Taking pictures of people in other countries can be intimidating because people in other cultures may have different reactions towards being photographed. It can also be very extremely rewarding because of the exposure to different environments, customs, attires and languages. Many countries in Latin America are exceptional for street photography because of the rich colors on the streets and the wide variety of people one can encounter. It can also be very chaotic because of the overload of elements that can be captured in the frame. This creates a challenge for the street photographer, which can only lead to sharpening our skills in dealing with people and also train our eye to find great images.
“I wish more people felt that photography was an adventure the same as life itself”.- Harry Callahan
One thing I’ve encountered when taking pictures in Latin America is that many people expect to be paid if you take their picture. This is something that every street photographer will encounter from time to time so it is important to be prepared for this. As a rule I do not give people money to take their pictures. I usually gauge the situation and if I see that someone might want money then I just move along. On occasions I would buy something that a street vendor is offering if it would enhance the experience and would calm their fears that I am doing something suspicious. It is much better to be seen as a curious tourist than a journalist with dubious intentions.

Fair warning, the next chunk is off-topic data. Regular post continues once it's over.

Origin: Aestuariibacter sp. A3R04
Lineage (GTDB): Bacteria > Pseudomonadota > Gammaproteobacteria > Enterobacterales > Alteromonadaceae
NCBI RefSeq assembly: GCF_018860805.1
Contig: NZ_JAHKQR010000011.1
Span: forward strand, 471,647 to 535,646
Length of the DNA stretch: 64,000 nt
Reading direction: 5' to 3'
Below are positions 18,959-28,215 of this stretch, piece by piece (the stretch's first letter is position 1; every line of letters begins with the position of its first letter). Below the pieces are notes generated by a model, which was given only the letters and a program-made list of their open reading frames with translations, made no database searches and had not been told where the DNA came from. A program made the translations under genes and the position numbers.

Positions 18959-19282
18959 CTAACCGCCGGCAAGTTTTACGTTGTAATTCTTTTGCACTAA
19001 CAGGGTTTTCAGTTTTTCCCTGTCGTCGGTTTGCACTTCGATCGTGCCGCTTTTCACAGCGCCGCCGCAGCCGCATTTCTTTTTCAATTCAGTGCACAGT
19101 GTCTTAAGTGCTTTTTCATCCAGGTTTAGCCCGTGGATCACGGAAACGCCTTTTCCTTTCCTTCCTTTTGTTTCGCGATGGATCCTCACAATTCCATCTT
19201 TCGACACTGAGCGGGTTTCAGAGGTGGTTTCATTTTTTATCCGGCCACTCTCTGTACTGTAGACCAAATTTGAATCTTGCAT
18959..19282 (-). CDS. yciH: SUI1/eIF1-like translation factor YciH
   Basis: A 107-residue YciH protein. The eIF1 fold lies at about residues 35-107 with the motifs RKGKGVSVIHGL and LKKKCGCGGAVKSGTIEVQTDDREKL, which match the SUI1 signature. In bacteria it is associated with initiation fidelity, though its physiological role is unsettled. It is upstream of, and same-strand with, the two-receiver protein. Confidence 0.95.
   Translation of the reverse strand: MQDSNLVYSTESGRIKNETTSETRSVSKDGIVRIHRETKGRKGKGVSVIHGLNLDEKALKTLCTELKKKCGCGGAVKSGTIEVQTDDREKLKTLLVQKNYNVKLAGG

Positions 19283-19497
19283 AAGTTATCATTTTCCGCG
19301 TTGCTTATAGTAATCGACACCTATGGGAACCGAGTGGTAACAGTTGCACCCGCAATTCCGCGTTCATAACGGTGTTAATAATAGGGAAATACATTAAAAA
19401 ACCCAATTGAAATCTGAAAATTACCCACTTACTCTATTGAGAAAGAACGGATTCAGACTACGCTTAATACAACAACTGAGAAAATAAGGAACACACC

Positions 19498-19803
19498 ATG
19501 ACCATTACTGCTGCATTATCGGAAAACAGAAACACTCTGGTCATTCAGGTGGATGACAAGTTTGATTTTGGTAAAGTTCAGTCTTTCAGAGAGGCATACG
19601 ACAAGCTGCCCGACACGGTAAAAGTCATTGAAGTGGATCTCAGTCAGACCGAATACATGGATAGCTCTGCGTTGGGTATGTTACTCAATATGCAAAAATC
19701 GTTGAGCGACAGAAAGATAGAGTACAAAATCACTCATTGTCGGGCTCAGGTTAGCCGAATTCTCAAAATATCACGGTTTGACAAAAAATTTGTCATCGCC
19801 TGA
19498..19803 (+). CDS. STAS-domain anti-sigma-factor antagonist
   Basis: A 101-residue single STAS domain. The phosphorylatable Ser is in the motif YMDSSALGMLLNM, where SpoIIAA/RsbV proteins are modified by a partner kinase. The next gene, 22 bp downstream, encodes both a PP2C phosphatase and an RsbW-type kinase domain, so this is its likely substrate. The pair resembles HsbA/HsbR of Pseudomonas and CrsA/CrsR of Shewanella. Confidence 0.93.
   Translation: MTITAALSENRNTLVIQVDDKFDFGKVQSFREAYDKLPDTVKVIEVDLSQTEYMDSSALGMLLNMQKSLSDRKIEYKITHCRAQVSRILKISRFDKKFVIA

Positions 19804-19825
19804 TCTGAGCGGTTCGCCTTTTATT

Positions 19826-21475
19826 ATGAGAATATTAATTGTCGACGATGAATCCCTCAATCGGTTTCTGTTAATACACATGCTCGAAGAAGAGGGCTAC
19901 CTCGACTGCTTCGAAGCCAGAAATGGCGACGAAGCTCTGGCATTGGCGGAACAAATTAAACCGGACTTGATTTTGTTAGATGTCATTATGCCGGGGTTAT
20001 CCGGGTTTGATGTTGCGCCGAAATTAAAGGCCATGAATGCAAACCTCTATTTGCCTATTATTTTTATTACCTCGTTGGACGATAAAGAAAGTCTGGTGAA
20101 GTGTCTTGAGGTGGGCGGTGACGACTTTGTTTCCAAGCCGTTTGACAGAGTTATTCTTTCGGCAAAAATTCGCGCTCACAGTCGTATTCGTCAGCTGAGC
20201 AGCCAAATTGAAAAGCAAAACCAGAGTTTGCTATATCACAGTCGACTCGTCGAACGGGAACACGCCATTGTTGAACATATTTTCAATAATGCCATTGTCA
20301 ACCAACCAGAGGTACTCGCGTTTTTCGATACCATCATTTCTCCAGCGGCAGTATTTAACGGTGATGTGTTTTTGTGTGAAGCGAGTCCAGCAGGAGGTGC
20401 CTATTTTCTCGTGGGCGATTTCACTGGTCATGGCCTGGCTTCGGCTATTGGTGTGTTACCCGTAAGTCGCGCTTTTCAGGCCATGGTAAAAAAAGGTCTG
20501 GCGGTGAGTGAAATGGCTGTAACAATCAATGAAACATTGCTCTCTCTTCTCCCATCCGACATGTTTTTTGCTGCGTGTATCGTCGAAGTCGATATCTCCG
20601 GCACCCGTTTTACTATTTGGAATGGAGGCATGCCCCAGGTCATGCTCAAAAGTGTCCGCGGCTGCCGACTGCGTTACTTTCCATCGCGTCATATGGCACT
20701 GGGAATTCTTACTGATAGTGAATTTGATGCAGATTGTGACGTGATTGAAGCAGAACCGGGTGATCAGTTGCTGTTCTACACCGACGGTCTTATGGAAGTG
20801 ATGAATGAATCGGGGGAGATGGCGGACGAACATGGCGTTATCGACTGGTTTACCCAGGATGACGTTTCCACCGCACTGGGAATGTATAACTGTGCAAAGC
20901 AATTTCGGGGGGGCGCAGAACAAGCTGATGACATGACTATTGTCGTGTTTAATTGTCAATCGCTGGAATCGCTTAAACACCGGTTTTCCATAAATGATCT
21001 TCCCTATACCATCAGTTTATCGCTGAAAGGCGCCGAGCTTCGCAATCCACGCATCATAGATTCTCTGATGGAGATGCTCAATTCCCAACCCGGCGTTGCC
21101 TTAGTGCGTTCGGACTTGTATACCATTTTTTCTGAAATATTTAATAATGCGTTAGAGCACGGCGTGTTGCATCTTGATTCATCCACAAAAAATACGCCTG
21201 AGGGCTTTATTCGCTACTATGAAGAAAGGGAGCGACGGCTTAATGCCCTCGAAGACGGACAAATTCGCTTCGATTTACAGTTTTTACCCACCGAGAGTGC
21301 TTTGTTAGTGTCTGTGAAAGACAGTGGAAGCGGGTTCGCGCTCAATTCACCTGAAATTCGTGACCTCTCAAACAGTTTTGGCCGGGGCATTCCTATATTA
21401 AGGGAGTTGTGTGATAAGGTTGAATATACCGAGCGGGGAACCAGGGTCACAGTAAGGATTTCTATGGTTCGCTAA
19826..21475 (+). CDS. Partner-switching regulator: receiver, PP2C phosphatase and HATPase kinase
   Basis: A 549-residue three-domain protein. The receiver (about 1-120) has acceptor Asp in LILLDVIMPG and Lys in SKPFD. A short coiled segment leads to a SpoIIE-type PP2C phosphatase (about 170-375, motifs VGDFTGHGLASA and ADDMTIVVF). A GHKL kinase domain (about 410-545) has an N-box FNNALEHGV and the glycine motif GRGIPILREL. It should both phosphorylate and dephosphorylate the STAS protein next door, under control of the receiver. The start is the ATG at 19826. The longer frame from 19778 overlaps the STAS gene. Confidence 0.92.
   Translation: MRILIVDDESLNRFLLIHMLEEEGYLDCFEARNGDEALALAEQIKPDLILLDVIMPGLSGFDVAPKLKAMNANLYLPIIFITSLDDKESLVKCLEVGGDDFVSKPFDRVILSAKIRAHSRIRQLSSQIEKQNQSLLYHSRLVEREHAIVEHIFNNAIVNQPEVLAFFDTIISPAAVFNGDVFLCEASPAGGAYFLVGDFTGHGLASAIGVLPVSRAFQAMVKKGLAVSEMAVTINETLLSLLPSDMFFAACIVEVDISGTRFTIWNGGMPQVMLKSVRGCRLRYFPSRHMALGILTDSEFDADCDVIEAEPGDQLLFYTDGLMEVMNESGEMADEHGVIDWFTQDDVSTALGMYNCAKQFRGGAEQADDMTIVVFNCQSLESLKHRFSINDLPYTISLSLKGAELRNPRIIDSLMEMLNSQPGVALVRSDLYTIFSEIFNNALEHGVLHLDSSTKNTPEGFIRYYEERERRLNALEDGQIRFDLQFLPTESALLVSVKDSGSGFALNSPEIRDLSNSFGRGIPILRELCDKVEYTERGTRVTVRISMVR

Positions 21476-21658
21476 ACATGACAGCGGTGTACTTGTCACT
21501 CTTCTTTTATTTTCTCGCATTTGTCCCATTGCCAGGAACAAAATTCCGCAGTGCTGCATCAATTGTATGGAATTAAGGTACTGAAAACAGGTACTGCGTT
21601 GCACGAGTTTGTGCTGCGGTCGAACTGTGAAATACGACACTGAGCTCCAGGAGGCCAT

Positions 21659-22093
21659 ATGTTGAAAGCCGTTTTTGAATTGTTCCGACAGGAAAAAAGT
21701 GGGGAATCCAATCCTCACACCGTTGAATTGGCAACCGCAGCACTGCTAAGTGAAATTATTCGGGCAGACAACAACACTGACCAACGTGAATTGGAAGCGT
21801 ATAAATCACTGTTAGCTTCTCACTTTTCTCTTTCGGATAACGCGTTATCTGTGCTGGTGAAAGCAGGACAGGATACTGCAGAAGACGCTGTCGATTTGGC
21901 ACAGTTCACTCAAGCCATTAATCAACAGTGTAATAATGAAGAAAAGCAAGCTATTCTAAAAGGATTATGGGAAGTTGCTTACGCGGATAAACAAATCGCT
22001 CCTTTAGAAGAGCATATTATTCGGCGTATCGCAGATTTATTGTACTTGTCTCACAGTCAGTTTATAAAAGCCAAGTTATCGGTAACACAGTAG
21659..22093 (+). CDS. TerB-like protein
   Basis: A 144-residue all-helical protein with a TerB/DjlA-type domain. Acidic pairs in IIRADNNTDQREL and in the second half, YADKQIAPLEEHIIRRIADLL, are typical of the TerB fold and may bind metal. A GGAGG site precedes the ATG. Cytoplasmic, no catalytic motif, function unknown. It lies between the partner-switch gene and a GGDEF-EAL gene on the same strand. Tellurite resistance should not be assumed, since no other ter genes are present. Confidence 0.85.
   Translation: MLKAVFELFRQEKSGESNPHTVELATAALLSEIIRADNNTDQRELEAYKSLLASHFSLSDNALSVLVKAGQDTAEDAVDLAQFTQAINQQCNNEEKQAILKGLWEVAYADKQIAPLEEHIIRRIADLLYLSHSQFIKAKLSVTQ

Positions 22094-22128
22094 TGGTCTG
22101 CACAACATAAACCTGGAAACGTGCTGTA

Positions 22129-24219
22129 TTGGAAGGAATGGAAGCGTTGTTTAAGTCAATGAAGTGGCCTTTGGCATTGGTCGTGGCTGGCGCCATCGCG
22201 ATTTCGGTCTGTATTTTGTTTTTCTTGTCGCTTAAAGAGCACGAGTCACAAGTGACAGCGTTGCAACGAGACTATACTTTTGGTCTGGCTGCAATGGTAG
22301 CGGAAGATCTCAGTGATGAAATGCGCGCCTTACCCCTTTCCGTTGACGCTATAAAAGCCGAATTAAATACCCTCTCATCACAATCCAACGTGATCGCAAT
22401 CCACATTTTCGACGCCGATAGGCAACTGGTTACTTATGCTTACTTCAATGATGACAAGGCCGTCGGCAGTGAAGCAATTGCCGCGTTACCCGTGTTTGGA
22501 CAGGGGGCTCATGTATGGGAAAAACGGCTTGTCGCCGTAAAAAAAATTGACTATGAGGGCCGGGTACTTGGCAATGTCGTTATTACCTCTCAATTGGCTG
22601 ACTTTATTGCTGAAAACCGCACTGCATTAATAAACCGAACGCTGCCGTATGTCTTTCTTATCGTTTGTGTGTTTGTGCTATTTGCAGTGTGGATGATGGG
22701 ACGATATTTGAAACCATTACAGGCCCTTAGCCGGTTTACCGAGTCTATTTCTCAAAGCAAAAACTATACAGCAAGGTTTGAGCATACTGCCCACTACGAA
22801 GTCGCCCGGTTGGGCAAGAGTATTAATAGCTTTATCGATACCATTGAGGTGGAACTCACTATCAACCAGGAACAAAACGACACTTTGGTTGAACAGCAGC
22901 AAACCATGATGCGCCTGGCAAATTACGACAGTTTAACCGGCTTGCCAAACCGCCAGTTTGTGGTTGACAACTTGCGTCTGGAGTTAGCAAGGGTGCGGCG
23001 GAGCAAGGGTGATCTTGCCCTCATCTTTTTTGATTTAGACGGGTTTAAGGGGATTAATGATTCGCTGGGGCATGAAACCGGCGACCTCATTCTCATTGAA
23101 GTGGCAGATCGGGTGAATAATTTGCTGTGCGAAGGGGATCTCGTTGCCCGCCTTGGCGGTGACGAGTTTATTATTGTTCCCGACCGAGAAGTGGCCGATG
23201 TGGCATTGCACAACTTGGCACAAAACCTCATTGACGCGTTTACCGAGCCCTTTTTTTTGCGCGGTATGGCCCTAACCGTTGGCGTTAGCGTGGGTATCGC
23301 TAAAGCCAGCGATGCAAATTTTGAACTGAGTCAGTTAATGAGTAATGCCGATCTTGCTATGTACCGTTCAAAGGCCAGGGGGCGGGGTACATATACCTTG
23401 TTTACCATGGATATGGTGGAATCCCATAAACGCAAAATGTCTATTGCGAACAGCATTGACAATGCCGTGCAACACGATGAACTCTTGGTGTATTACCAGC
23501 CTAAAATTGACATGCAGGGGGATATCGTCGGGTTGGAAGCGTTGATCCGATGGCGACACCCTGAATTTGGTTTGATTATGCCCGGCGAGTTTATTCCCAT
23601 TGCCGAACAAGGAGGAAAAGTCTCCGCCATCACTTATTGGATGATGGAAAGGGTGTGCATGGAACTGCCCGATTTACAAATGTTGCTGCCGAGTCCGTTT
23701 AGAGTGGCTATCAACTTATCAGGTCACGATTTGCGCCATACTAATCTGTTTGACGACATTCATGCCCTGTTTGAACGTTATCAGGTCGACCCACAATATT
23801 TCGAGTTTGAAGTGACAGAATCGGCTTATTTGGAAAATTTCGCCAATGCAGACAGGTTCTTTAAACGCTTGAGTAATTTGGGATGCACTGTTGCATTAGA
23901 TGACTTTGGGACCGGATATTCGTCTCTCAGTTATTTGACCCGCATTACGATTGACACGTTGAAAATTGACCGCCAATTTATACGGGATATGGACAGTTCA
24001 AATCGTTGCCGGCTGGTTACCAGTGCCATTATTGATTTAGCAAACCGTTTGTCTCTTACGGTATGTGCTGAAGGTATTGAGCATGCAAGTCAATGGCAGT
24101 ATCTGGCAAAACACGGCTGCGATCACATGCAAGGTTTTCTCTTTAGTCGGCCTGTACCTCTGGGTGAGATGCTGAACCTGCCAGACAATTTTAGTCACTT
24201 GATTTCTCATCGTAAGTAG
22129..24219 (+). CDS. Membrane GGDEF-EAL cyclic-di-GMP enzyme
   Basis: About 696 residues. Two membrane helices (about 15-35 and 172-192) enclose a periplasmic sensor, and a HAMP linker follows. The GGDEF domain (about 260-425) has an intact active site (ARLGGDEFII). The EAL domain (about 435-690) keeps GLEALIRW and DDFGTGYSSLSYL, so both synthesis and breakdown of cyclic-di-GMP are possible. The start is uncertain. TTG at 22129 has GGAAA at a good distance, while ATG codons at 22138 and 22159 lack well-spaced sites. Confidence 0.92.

“New images surround us everywhere. They are invisible only because of sterile routine convention and fear.” – Lisette Model
Most people are friendly and peaceful and sometimes they are just fearful. They may think that I’m taking pictures as a photojournalist with the intention of commercial gain or that I might be with the government spying on them. This is a valid fear and is our responsibility to alleviate those fears. In general, it helps to know the language or to bring along someone who is local and can help explain our intentions or diffuse any potentially dangerous situations. It goes without saying that a local person can also help us avoid really dangerous areas.
“Life isn’t perfect, but then photography isn’t either.”- Peter Galassi
Doing street photography in different parts of the world from what we are used to will definitely get us out of the comfort zone and being out of the comfort zone usually leads to better pictures. What are your experiences when shooting in a different country?
“I love the people I photograph. I mean, they’re my friends. I’ve never met most of them or I don’t know them at all, yet through my images I live with them.“ Bruce Gilden
I hope you enjoyed the pictures. They were all taken during my last visit to Asuncion, Paraguay. Comments and feedback are appreciated. Thank you for visiting.
All images on this post are (C) Juan Jose Reyes. All Rights Reserved.